Chocolate Passion Tea Truffles

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Do you have certain routines that you look forward to every day? For me, it’s after dinnertime. My husband fills the tea pot and sets it on the stove before heading to the pantry. He breaks us each off a square of chocolate to enjoy while we clean up and wait for the whistle of the kettle.

Our tea of choice is Tazo Passion, which is a blend of hibiscus, rose hip, and orange. The chocolate is always dark and usually has a hint of sea salt or a slight crunch of almond. With tea in hand and melted chocolate on the tongue, we head to the living room to catch our breath and reconnect after a busy day.

I’ve long wanted to develop a truffle recipe that blends our love of tea and chocolate but tempering the chocolate for the shell evaded me time and again until recently.

In January, I was given the opportunity to take a course from Learning with Experts and it didn’t take me long to decide which one it would be: The Art of Chocolate Making taught by Paul A.Young. I learned how to make the creamiest ganache, how to temper chocolate, how to make filled chocolates, plus multiple decorating techniques.

Each of the four pre-recorded lessons included a hands-on assignment to practice the skills taught. I was always a little nervous to turn mine in! Once I turned in the assignment, the next lesson was unlocked. Paul always took the time to comment on the assignment with helpful tips and encouraging feedback.

I’ve taken online classes before but none that taught me as many skills as this series did. I’m so excited to be able to share some of the techniques I learned.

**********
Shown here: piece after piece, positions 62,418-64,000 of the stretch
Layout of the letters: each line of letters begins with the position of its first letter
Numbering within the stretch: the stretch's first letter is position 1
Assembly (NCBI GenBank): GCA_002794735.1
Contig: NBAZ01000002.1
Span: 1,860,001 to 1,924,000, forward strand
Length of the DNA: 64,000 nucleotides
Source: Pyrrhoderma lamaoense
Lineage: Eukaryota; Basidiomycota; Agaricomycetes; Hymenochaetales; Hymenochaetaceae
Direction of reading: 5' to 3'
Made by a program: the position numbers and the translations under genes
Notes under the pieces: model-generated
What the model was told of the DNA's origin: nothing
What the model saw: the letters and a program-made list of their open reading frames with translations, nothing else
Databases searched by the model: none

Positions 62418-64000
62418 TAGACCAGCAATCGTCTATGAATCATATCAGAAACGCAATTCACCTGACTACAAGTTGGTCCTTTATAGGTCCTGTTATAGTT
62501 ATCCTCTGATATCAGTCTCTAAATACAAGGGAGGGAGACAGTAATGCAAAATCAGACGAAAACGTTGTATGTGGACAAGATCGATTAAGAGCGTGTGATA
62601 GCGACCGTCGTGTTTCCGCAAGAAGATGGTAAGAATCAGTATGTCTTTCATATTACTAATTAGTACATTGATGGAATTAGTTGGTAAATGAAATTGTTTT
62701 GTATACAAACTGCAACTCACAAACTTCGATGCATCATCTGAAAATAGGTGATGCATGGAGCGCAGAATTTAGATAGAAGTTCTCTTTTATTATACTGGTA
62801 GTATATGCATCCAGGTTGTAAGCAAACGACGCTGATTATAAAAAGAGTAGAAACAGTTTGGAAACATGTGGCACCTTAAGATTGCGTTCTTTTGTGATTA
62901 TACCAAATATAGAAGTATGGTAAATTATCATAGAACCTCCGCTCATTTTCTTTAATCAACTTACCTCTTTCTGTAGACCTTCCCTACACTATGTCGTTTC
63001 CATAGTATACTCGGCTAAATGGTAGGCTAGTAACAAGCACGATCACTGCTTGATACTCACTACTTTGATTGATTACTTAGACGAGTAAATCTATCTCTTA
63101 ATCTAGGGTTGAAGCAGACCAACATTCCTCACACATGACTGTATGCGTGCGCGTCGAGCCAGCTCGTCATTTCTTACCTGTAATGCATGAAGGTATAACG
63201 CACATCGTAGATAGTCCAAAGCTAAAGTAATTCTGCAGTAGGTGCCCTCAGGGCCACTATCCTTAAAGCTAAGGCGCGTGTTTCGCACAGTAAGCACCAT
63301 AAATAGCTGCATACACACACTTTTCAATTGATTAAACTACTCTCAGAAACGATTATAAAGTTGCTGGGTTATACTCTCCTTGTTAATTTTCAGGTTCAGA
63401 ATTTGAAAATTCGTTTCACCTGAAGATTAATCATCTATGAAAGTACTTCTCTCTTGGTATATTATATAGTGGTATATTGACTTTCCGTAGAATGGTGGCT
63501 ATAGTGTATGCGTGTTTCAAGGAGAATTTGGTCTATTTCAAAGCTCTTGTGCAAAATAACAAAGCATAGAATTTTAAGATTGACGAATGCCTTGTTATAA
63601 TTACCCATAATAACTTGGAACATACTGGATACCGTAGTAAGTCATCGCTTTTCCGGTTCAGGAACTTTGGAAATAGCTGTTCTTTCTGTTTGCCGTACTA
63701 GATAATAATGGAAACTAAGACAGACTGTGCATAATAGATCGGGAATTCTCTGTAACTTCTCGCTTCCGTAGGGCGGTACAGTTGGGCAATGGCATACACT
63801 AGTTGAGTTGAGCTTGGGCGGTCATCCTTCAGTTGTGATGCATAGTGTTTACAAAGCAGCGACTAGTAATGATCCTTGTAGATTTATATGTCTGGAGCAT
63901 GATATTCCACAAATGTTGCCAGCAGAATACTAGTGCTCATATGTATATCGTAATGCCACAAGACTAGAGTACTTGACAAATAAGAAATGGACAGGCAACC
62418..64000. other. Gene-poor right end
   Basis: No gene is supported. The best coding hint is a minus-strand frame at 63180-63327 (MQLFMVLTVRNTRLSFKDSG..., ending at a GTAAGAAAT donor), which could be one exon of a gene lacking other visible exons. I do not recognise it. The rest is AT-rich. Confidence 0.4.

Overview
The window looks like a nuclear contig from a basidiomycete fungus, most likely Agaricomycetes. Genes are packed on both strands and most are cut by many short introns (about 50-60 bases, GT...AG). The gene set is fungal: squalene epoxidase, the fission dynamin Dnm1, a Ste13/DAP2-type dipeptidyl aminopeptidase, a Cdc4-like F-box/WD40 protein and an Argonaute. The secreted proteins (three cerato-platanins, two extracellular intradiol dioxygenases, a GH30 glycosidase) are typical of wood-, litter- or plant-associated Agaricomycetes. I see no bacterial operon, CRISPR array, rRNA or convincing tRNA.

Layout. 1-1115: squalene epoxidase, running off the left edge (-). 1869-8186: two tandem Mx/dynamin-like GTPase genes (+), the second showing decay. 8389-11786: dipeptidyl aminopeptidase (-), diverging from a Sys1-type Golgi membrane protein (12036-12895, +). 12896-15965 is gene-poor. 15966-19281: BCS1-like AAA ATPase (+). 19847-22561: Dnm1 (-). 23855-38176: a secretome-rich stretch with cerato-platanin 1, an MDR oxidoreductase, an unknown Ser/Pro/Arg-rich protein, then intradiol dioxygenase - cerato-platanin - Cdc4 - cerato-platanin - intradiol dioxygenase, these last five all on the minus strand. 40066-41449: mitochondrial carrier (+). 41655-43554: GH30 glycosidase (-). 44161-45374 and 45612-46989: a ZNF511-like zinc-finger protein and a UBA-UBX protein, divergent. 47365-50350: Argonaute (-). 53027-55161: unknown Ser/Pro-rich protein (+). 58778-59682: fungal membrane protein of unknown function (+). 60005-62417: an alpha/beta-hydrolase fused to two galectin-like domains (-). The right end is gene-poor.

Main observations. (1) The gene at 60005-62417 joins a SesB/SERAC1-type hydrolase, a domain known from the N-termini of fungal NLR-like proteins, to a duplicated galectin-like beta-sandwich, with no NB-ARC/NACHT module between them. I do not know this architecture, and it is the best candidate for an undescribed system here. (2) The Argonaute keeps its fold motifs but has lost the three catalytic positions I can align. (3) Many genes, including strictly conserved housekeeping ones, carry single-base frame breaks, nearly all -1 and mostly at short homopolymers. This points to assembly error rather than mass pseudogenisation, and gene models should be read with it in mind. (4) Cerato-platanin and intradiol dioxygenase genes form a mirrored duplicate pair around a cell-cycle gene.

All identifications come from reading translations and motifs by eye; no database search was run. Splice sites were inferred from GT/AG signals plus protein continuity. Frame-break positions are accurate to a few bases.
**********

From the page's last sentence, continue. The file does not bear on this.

Yet maybe you want more than one blog post? I encourage you to check out the class for yourself and make the handmade chocolates you’ve always dreamed of.

How to Make Ganache

Ganache is chocolate mixed with liquid. The high liquid to chocolate ratio keeps the chocolate from seizing and instead creates a soft mousse-like texture. In the class, my instructor Paul, recommended starting with melted chocolate to help ensure a smooth ganache. After it cools and is chilled in the refrigerator, the ganache is rolled into balls.

Tips for Rolling Ganache into Balls

Once chilled, ganache is semi-solid and a little sticky. Paul taught us to dip our fingers in cocoa powder and then roll the ganache in between our fingers. It works perfectly!

Tips for Tempering Chocolate

  • Buy quality baking chocolate bars, not chocolate chips. I use Ghiradelli.
  • Use a quick read digital thermometer (such as a Thermapen)
  • Use metal bowls for the best temperature control.
  • Temper chocolate when you have the time to work uninterrupted from start to finish.
  • Stir continuously at a moderate rate.

Working with Tempered Chocolate

In all honesty, this was the hardest part for me. I was always in a rush and thought if I worked quickly enough that I could skip this step. Wrong! By the fourth lesson of the class, I made my peace with the fact that I need to warm the chocolate before using it. The goal is to keep the chocolate between 86℉ and 88℉, but not above 90℉. This temperature range ensures that the chocolate is fluid and won’t set too quickly. The easiest way is to set the bowl over a pot of simmering water for a couple seconds.